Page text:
Although it can be a challenge to grow, cauliflower will definitely reward your efforts. A plant with deep roots (pun intended), the Roman naturalist, Pliny, referred to the popularity of the plant in local cuisine as early as the 2nd century. A member of the brassica family, cauliflower is closely related to cabbage and broccoli (but you probably already guessed that). What you might not know is that, although most varieties of cauliflower are white in color, some can produce green, yellow, and even dark purple heads. Try your hand at growing this beautiful veggie: we believe even the most “green” of gardeners can have success.
Introduced to the general public in the late 1800s, this heirloom variety of cauliflower has become a favorite for many gardeners in the US thanks to its ability to mature quickly and produce firm, uniform “heads.” Early Snowball cauliflower tends to grow leaves over the top of the head which protect it from the sun and help maintain its pure white color.
Seed Depth: 1/4″
Space Between Plants: 18–24″
Space Between Rows: 24–30″
Germination Soil Temperature: 50–85°F, ideal 60–75°F
Days for Germination: 8–10
Sow Indoors: 4 to 6 weeks before average last frost date. For fall crop, 12 to 16 weeks before average first frost date. In mild climates, sow in fall for harvest in late winter and early spring.
Sow Outdoors: 1 to 2 weeks before average last frost. For fall crop, 10 to 12 weeks before first fall frost. In USDA Zone 8 or warmer, sow in early fall for winter harvest.
Vegetative: Can be grown from cuttings, but we recommend you start your plants from seed.
In most climates, it should be grown as a fall crop as it will taste and look best if it matures in cool weather. Temperatures between 60° and 75°F are ideal, with extreme heat or cold causing irregularities in the head formation known as buttoning. In warmer climates with only mild frosts, it will grow as a winter crop, especially if protected from nighttime lows with row covers and mulch.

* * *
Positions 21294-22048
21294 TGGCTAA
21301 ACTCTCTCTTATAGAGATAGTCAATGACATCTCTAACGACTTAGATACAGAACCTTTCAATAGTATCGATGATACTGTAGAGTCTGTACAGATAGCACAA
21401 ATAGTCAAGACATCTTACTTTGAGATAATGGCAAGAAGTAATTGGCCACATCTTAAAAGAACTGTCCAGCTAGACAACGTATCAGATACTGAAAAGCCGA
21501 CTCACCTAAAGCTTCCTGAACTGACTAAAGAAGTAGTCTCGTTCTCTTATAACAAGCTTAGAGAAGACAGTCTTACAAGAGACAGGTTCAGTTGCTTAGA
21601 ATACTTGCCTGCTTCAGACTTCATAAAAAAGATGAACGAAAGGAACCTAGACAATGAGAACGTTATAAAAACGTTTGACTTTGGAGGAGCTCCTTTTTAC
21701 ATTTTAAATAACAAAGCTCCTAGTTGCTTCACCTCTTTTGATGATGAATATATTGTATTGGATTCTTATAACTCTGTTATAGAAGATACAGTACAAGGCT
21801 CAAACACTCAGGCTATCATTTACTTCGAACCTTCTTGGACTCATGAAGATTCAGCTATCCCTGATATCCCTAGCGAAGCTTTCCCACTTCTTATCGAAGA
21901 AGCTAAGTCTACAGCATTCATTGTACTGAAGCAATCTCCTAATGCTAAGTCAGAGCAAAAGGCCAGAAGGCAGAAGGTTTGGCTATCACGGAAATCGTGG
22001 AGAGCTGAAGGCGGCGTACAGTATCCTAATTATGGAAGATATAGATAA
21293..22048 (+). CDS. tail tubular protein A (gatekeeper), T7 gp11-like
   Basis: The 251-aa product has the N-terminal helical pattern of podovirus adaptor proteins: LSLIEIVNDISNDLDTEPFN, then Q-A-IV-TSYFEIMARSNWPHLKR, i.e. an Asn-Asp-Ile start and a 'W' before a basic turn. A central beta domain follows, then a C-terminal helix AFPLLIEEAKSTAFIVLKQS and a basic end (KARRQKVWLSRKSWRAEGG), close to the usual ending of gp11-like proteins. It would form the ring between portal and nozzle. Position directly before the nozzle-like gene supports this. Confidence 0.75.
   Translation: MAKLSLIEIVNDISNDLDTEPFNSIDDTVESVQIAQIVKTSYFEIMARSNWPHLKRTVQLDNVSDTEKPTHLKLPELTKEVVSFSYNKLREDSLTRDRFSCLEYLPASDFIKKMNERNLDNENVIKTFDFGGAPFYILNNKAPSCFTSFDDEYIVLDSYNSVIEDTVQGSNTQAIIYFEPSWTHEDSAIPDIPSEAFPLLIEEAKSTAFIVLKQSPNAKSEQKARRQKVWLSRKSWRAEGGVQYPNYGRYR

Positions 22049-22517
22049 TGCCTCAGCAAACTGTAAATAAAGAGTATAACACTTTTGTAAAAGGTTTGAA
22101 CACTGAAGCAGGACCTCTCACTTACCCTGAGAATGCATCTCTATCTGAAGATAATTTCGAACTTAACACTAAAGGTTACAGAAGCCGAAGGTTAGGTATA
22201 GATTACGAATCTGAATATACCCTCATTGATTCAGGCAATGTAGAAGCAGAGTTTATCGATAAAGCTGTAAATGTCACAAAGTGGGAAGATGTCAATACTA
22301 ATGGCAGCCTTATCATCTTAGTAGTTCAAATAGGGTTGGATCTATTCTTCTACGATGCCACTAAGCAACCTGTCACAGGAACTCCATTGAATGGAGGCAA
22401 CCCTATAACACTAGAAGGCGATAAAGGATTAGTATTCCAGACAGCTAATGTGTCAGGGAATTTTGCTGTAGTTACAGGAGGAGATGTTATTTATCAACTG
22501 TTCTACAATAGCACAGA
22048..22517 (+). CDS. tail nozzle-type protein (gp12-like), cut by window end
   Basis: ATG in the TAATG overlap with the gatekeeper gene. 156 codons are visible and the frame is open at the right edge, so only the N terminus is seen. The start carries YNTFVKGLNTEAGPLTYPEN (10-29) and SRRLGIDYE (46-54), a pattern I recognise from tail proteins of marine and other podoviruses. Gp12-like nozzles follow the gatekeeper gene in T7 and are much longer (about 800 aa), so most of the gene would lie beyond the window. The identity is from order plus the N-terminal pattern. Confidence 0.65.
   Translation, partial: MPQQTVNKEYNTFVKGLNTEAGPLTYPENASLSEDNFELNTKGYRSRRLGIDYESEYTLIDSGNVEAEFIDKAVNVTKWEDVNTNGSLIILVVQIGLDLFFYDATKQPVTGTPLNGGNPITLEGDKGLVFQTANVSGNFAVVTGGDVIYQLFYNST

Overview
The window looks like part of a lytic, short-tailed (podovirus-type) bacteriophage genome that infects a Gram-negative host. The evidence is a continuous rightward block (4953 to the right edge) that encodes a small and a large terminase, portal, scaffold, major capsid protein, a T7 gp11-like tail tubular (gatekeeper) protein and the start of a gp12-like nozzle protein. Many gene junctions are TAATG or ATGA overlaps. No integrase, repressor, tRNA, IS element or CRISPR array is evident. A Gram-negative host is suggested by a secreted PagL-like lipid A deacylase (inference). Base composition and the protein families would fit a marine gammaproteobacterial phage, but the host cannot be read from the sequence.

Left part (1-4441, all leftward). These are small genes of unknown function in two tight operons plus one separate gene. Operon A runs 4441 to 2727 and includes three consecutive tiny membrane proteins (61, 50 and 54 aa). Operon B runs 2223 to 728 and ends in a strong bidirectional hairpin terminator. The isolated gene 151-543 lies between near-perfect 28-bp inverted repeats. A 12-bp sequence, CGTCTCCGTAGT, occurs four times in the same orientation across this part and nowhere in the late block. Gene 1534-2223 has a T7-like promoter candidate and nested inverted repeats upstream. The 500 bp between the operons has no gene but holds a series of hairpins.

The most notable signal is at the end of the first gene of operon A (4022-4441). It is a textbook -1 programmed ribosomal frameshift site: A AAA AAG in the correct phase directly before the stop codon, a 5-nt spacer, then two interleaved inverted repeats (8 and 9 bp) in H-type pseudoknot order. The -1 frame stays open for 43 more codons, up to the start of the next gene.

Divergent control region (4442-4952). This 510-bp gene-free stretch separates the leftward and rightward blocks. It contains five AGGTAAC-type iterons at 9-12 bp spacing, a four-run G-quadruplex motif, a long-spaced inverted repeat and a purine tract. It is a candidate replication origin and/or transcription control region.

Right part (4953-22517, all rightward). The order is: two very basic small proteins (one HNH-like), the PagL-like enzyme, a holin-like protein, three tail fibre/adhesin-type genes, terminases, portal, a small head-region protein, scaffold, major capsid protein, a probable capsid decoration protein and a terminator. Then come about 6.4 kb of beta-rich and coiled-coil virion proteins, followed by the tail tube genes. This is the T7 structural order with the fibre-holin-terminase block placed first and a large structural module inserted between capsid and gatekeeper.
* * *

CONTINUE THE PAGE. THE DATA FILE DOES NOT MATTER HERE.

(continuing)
Natural: Full sun.
Artificial: Grows well under fluorescent or LED lamps. Needs at least 8 hours of light per day; however, more is recommended.
Soil: Prefers a rich, loamy soil with high levels of organic matter and low salinity. A pH between 6.5 and 7.0 will keep plants healthy and nourished.
Soilless: Most soilless mixes will provide adequate nutrients and drainage for cauliflower starts.
Hydroponics: Thrives in media-based hydroponic systems. In one study, plants grown on pozzolana were shown to have the highest yield, with perlite and gravel media coming in second.
Aeroponics: Thrives in aeroponic systems, but will require a significant amount of space.
Water: Requires moderate to high levels of water. Aim for 1 to 1.5″ per week, watering directly onto the roots below the plant. Watering from above can result in moisture collecting in the upward facing, cup-like leaves.
Nutrients: A heavy feeder, cauliflower will grow best if the soil is prepared with 2 to 3″ of organic compost before planting. After seedlings start to grow heads, work another couple inches of organic compost into the soil. Continue to work compost into the soil every few weeks following the appearance of heads until harvest.
Foliar: As cauliflower is susceptible to boron deficiencies, using a foliar spray of compost tea throughout the duration of the plant’s life cycle can help keep them healthy.